This paper translates elements of an ancient theory of causation and explanation namely, Aristotle’s concept of ‘aitiai’ to illustrate a novel interpretation in new media Genetic art and theory. I argue that the causal properties underlying the concept of aitiai are characteristically pending action requisites and are therefore analogous to the causal properties of proto-animation. My underlying concept of proto-animation developed previously as a new ideology of Genetic art theory without this classic referent is explained in this new context.
This particular form of biotech art and this ideology emanating from it involves an intersection of art, genetic science and technologies located specifically at the genetic level. The peculiar condition explicated by art modelled on genetics involves so-called ‘non-coding’ molecular material in a predicament, which I argue is essentially a proto-animated material-form-space within genomes.
In his concept of aitiai, Aristotle advocated that there are four factors, which can be used to explain matter and form relationships more completely. He gave each a performative role by designating them specific causes. The composite condition of these four causes is collectively called aitiai. Aristotle’s account of matter and form interrelationships, which he referred to as ‘Hylomorphism’, is developed as part of this overarching context and this is also intrinsic to the nature of the proto-animate expressed here.
Furthermore, Aristotle advocated that the aitiai causes apply to and operate between the components of all generated compounds, natural or artificial. It is as a consequence of this atomistic or molecular disposition that it is arguably an apt frame of reference for a molecular and genomic art context. That is one involving what are both natural and artifactual bio-molecular compounds considered in a contemporary genetic technology mediated environment.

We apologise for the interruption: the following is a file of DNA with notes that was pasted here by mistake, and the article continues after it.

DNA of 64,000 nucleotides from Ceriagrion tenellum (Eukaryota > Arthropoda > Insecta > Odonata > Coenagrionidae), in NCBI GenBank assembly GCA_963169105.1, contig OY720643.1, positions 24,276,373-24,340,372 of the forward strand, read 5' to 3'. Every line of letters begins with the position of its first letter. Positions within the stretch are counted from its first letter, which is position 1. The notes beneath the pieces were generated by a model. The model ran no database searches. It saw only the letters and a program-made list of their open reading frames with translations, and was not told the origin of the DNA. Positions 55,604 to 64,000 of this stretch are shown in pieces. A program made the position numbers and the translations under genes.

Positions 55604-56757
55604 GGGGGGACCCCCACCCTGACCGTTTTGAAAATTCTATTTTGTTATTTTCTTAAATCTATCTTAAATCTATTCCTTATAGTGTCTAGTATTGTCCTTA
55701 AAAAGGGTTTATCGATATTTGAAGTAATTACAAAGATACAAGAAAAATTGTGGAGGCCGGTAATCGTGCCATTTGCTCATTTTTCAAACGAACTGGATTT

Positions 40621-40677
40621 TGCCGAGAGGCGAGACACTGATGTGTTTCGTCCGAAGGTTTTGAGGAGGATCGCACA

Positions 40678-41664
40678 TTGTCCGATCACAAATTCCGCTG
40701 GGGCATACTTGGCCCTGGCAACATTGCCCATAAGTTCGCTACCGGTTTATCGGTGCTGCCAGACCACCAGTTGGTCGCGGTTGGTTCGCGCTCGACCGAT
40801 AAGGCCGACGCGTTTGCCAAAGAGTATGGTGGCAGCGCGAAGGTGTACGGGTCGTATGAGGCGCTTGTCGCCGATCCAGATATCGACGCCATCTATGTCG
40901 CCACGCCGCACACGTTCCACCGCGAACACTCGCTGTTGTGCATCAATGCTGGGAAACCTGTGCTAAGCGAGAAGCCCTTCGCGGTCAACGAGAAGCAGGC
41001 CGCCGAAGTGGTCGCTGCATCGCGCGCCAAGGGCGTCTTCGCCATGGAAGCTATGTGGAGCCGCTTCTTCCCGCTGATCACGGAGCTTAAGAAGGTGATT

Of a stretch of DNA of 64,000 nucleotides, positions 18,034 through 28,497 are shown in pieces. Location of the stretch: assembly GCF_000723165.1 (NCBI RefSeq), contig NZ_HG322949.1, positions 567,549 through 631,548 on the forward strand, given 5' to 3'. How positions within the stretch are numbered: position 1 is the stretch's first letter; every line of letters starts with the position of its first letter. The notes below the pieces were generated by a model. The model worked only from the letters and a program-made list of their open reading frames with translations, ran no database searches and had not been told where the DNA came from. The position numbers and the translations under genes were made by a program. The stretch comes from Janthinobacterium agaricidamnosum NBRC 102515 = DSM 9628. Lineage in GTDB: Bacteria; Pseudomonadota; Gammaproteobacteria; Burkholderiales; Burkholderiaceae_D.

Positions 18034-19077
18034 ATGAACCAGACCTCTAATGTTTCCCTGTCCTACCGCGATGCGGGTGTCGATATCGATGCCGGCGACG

Conceptually the work draws upon an interpretation of the ancient philosopher’s cause theory to advocate a novel pending condition of matter/ form understanding. From this perspective, the aitiai is perceived in a pending, proto-animated causal state.
This idea is translated across to the novel concept of a recondite proto-animate condition operating inside the genomic matter/form matrix of living organisms. It can be expressed tangibly as Genetic art materiality.
- Dr. Andre Brodyk is a Biotech (Genetic) artist, researcher and educator with a PhD in Fine art from the University of New South Wales, Australia (2009). Currently, Dr Brodyk is 2D Art Convenor, Fine Art, Faculty of Education & Arts at The University of Newcastle (UoN).His practice-based research interests center on the transformation, translation and interpretation of various forms of ‘non-coding’, transgenic DNA & RNA molecular materials as agencies of pending states of existence. He was the first Australian artist to make and exhibit transgenic art (July 2002 BEAP, PICA). He was the first artist to create (2006 UoN) and exhibit synthetic DNA made from intronic materials in living art works, (2008, ‘Stendhal’s Syndrome: Art & Medical Technology’, George Petelin Gallery, QLD). In 2010 the artist created the first transgenic art plant specifically transformed with introns using Arabidopsis Thaliania, (UQ). Dr Brodyk was one of the earliest artists in residence at SymbioticA (2001&2002). In addition he has held visiting artist or artist-in-residency positions within various other molecular biology labs since 2001 until the present. This includes The Smurfit Institute of Genetics Trinity College Dublin, The School of Environmental and Life Sciences, The University of Newcastle, (UoN). School of Chemistry and Molecular Biosciences, University of Queensland (UQ), Institute for Molecular Biosciences UQ. The artist has presented his practice-based research outcomes through publications and conferences and in curated invitational exhibitions on Biotech art. These include, 2011 ‘The Multispecies Salon IV’ , CUNY , New York, 2011 ‘Visceral The Living Art Experiment’, Science Gallery, Dublin. 2010‘ The Multispecies Salon 111’ Barristers Gallery, New Orleans, 2009 ‘Biotech Art-Revisited’, Experimental Art Foundation (EAF), Adelaide, 2008 ‘The Multispecies Salon’, PLAySpace Gallery, San Francisco, 2004Art of the Biotech Era’ in (EAF), Intersections” art health science and medical technology”, Sydney College of the Arts Gallery, 2003, ‘Genomes The Linkage to Life’, XIX International Congress of Genetics Conference, Melbourne Convention Centre, and 2002 ‘Biofeel’, BEAP 02, PICA, Perth.
Full text (PDF) p. 262-268